“As we noted above, Footnote 1, being part of the European Communities’ Schedule, is an integral part of the GATT 1994 by virtue of Article 3.1 of the Agreement on Agriculture. Therefore, pursuant to Article 21 of the Agreement on Agriculture, the provisions of the Agreement on Agriculture prevail over Footnote 1. We, therefore, do not agree with the European Communities that ‘there is no hierarchy between the export subsidy commitments in a Member’s schedule and the Agreement on Agriculture.’(39)

2. Article 3.2

29.     In Korea — Various Measures on Beef, examining whether Korea’s domestic support to its cattle industry was consistent with Articles 3, 6 and 7 of the Agreement on Agriculture, the Panel stated that:

“It is … clear that Article 3 provides that support in favour of domestic producers (and here explicit reference is made to ‘subject to Article 6’) cannot exceed the level of support provided for in a Member’s schedule. So, when assessing the WTO compatibility of domestic support, two parameters are indicated: first the provisions of Article 6 which refer to the object of those same ‘commitments’ on domestic support; and second, Section I of Part IV of a Member’s schedule.”(40)

3. Article 3.3

30.     With respect to Members’ export subsidy commitments and related waivers, see also paragraph 82 below.

31.     In US — FSC, the Appellate Body explained the obligations set forth in Article 3.3 by distinguishing two distinct types of “commitments”:

“Under Article 3, Members have undertaken two different types of ‘export subsidy commitments’. Under the first clause of Article 3.3, Members have made a commitment that they will not ‘provide export subsidies listed in paragraph 1 of Article 9 in respect of the agricultural products or groups of products specified in Section II of Part IV of its Schedule in excess of the budgetary outlay and quantity commitments levels specified therein’. This is the commitment for scheduled agricultural products.

Under the second clause of Article 3.3, Members have committed not to provide any export subsidies, listed in Article 9.1, with respect to unscheduled agricultural products. This clause clearly also involves ‘export subsidy commitments’ within the meaning of Article 10.1. Our interpretation of this term is confirmed by the title of Article 9, which is ‘Export Subsidy Commitments’. Consistently with our reading of that term, Article 9.1 relates both to (1) the commitments made for scheduled agricultural products, under the first clause of Article 3.3, and to (2) the general prohibition, in the second clause of Article 3.3, against providing export subsidies listed in Article 9.1 to unscheduled agricultural products.”(41)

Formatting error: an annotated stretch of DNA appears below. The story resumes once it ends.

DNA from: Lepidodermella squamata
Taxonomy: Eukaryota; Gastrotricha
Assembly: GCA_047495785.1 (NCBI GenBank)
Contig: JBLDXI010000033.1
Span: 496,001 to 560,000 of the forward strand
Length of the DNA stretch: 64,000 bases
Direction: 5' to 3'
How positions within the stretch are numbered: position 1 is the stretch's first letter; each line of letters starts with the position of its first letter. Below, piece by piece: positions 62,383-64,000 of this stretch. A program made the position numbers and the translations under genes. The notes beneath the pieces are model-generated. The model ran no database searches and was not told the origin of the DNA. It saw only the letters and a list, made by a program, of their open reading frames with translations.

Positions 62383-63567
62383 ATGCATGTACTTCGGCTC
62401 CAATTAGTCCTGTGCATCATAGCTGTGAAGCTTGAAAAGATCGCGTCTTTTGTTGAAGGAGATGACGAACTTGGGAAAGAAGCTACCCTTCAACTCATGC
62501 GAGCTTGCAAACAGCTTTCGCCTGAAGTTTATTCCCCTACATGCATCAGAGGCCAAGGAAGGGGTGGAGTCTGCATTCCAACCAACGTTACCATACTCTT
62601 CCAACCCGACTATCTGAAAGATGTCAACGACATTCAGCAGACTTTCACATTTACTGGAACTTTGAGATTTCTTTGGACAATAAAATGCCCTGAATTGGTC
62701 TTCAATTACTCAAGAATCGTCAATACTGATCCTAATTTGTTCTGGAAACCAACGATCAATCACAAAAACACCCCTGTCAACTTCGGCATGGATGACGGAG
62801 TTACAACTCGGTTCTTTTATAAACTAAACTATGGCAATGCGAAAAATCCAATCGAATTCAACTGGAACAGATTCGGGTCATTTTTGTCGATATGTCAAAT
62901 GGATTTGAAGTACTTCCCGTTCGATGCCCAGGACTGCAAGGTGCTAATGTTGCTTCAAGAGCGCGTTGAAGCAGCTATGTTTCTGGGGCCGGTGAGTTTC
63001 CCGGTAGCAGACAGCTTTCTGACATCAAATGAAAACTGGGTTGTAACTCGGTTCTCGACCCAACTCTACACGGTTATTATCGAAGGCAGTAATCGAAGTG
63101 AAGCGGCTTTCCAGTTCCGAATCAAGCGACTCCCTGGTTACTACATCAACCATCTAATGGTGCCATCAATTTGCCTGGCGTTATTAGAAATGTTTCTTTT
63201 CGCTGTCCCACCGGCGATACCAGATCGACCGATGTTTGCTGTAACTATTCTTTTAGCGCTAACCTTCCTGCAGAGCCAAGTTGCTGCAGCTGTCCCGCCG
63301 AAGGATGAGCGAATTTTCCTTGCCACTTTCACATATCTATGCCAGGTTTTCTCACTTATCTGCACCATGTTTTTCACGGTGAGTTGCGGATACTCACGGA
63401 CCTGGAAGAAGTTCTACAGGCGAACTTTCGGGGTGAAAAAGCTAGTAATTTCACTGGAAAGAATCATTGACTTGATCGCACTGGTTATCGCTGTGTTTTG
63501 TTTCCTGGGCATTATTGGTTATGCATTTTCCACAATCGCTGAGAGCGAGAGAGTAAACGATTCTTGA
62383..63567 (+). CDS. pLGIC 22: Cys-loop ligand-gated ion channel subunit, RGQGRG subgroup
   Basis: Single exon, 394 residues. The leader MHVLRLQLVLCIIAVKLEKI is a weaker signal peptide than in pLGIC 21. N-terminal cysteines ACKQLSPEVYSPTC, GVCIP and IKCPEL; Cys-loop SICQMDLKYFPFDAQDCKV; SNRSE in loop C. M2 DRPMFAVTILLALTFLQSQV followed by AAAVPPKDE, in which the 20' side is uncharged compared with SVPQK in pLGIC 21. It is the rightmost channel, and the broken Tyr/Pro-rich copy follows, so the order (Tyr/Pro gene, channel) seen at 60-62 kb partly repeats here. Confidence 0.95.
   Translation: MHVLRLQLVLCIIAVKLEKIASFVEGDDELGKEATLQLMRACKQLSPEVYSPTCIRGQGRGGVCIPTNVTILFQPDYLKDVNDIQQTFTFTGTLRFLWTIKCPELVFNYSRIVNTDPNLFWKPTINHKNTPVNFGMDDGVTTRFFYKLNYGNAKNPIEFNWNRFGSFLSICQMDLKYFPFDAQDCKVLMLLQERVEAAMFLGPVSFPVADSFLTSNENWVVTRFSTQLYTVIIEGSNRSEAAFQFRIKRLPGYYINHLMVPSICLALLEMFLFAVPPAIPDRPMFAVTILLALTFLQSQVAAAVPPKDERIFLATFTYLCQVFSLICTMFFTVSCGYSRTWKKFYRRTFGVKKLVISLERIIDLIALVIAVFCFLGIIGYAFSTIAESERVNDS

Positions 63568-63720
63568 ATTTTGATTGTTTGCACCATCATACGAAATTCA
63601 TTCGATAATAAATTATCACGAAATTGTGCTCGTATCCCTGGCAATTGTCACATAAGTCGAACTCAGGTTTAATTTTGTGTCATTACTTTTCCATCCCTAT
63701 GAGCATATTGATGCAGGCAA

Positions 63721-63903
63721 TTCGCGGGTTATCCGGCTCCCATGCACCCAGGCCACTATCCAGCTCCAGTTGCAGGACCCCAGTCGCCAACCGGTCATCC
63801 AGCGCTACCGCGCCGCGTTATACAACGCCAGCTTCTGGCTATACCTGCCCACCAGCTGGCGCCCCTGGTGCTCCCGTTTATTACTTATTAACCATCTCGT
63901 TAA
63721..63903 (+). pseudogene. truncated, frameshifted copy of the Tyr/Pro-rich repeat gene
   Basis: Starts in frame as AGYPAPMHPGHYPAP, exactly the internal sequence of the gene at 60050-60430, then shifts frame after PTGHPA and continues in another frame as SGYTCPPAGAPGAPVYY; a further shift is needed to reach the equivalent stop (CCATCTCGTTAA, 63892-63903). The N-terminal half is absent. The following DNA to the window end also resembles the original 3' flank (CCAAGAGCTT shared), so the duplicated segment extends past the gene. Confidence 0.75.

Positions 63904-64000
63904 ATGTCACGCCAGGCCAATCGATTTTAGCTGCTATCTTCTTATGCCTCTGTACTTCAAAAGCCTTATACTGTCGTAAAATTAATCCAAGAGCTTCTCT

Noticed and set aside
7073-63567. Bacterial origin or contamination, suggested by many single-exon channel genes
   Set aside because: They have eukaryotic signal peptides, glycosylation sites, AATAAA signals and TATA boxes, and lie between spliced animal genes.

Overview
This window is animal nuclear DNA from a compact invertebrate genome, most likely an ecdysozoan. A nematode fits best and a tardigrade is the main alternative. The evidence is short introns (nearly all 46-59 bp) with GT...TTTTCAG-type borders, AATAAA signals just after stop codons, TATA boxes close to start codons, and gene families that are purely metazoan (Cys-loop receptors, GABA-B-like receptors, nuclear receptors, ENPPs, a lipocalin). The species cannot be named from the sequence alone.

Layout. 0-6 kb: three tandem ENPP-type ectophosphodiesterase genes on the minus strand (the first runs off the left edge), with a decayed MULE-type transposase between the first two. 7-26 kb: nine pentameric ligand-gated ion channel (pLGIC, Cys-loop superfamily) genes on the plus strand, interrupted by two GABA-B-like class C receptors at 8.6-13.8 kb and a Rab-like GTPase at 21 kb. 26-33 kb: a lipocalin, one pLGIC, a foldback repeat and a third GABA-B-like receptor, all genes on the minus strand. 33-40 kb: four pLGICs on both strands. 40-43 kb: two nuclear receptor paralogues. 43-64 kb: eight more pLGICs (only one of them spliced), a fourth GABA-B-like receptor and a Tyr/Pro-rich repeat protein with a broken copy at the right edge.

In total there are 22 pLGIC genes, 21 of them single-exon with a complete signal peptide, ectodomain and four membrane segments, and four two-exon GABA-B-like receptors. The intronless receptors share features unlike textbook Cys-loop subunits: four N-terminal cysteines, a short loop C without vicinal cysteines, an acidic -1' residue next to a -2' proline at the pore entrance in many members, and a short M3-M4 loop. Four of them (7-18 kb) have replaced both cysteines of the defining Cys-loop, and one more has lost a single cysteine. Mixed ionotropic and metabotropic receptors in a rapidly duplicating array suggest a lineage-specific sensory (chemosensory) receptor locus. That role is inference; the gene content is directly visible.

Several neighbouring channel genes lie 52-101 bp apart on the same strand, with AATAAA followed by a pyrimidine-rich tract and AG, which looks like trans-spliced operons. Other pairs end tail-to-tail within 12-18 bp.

32.     The Appellate Body in US — FSC further stated that with regard to unscheduled products, Members are prohibited from providing any export subsidies, while in respect of scheduled agricultural products the “nature of the commitment made under the first clause of Article 3.3 is different”:

“With respect to unscheduled agricultural products, Members are prohibited under Article 3.3 from providing any export subsidies as listed in Article 9.1. Article 10.1 prevents the application of export subsidies which ‘results in, or which threatens to lead to, circumvention’ of that prohibition. Members would certainly have ‘found a way round’, a way to ‘evade’, this prohibition if they could transfer, through tax exemptions, the very same economic resources that they are prohibited from providing in other forms under Articles 3.3 and 9.1. Thus, with respect to the prohibition against providing subsidies listed in Article 9.1 on unscheduled agricultural products, we believe that the FSC measure involves the application of export subsidies, not listed in Article 9.1, in a manner that, at the very least, ‘threatens to lead to circumvention’ of that ‘export subsidy commitment’ in Article 3.3.

 

With respect to scheduled agricultural products, the nature of the commitment made under the first clause of Article 3.3 is different. Members are not subject to a general prohibition against providing export subsidies as listed in Article 9.1; rather, there is a limited authorization for Members to provide such subsidies up to the level of the reduction commitments specified in their Schedule.

As regards scheduled products, when the specific reduction commitment levels have been reached, the limited authorization to provide export subsidies as listed in Article 9.1 is transformed, effectively, into a prohibition against the provision of those subsidies.

In our view, Members would have found ‘a way round’, a way to ‘evade’, their commitments under Articles 3.3 and 9.1, if they could transfer, through tax exemptions, the very same economic resources that they were, at that time, prohibited from providing through other methods under the first clause of Article 3.3 and under 9.1.”(42)

33.     In EC — Export Subsidies on Sugar, the Appellate Body found that Article 3.3 required Members to schedule their export subsidy commitments in terms of both budgetary outlay and quantity commitments levels: